When it comes to sideline reporting, and even engaging in it, there are inherent risks.Thank you for reading this post, don't forget to subscribe!
Rephrasing it, the term “risk” lacks precision here. More specifically, those who consider this work unnecessary will never perceive any value in the reporting provided by those who excel in it, or in real-time coverage of injuries and strategies.
And that’s okay.
However, this does not discount Charissa Thompson’s admission that she, apparently on multiple occasions, exclusively conducted halftime reports while she was on the field or communicating during her tenure as a Fox Sports sideline reporter for football games. She couldn’t converse with the returning coaches. This has not caused significant harm to my profession. Thompson, host of Fox Sports and NFL games on Amazon Prime, apologized on Friday and stated that she “chose the wrong words” during an interview, although she said she “never lied” during her halftime report.
It’s very late.
There is a persistent onslaught on journalism. It is an extension of the attack on truth by influential entities – be it autocratic governments, multinational corporations, or various forms of ignoramus – who resist regulation, challenges, or criticism. The fact that journalism faces continuous criticism from numerous quarters is indicative of its enduring influence.
It’s evident: Journalism is now consistently considered one of the least trusted professions, and misinformation thrives. A falsehood to those who lack awareness.
The finest journalism offers a critical counterbalance to this illusion. It is about seeking the truth and reporting actual events – how they transpired and their significance.
Maintaining the importance of truth is particularly challenging in this realm of journalism – sports. We, who have dedicated our lives to covering sports, understand: Many individuals turn to sports to escape and enjoy a few hours where they don’t have to worry about bills, politics, or other inconvenient subjects. There’s no need to fret. Watching sports with your sick grandmother or grandfather is a brief and comforting break; gathering with loved ones on a Saturday or Sunday afternoon to support your favorite team can create lasting joyous memories. (In certain cases, this may be the only time you engage in civil conversation all week.)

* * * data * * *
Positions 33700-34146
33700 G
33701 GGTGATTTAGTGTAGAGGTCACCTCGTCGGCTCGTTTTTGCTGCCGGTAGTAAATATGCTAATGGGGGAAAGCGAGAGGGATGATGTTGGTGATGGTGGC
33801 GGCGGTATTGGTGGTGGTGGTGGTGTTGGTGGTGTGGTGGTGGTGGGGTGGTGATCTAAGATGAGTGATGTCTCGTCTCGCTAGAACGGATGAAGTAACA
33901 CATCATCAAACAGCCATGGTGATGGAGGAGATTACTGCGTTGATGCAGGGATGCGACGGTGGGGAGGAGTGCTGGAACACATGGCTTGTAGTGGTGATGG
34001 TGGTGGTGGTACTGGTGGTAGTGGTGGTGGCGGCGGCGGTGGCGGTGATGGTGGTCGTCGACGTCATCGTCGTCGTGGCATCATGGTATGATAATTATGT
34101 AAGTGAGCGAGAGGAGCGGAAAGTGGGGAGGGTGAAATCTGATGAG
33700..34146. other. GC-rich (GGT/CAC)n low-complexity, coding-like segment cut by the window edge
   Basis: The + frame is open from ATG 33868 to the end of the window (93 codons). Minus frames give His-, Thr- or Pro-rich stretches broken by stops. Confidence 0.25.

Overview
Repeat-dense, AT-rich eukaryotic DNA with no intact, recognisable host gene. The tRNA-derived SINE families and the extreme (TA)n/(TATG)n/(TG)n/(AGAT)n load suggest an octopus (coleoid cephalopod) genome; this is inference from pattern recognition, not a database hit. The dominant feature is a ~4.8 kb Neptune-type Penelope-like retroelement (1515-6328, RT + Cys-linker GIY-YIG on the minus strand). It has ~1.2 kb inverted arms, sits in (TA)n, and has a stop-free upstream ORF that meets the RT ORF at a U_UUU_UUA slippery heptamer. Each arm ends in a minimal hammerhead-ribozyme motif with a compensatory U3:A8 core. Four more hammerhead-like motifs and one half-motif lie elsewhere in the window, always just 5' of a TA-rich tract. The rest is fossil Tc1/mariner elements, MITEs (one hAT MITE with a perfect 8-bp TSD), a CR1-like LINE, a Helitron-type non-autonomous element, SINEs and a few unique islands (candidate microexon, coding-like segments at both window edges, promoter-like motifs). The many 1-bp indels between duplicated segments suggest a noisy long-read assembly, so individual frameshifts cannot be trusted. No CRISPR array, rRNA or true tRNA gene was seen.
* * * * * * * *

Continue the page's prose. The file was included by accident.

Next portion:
There are also individuals who will never view sideline reporting as earnest work.
The majority of those who engage in it, and those who have done so, approach this undertaking very earnestly.
Not us. Work.
However, Thompson has provided ammunition to those who already believe that all journalists deceive, or that we only produce content for clickbaits and ratings.
Most individuals in journalism love narrating stories – stories that inspire, inform, and incite strong emotions. We strive to be the conveyors of news, city carriers, and tribal elders. Sometimes, our responsibilities necessitate confronting authority, posing tough questions, and demanding answers – on your behalf, not ours. It may be challenging for some to recognize these qualities, particularly those who fall into the “I never gain anything from a sideline reporter/I always ignore them” category.
Every game, whether it’s a championship event like the World Series or the Stanley Cup Finals, or an inconsequential match between two .500 teams in a mid-conference, has a narrative. Sideline reporters aid in clarifying these narratives.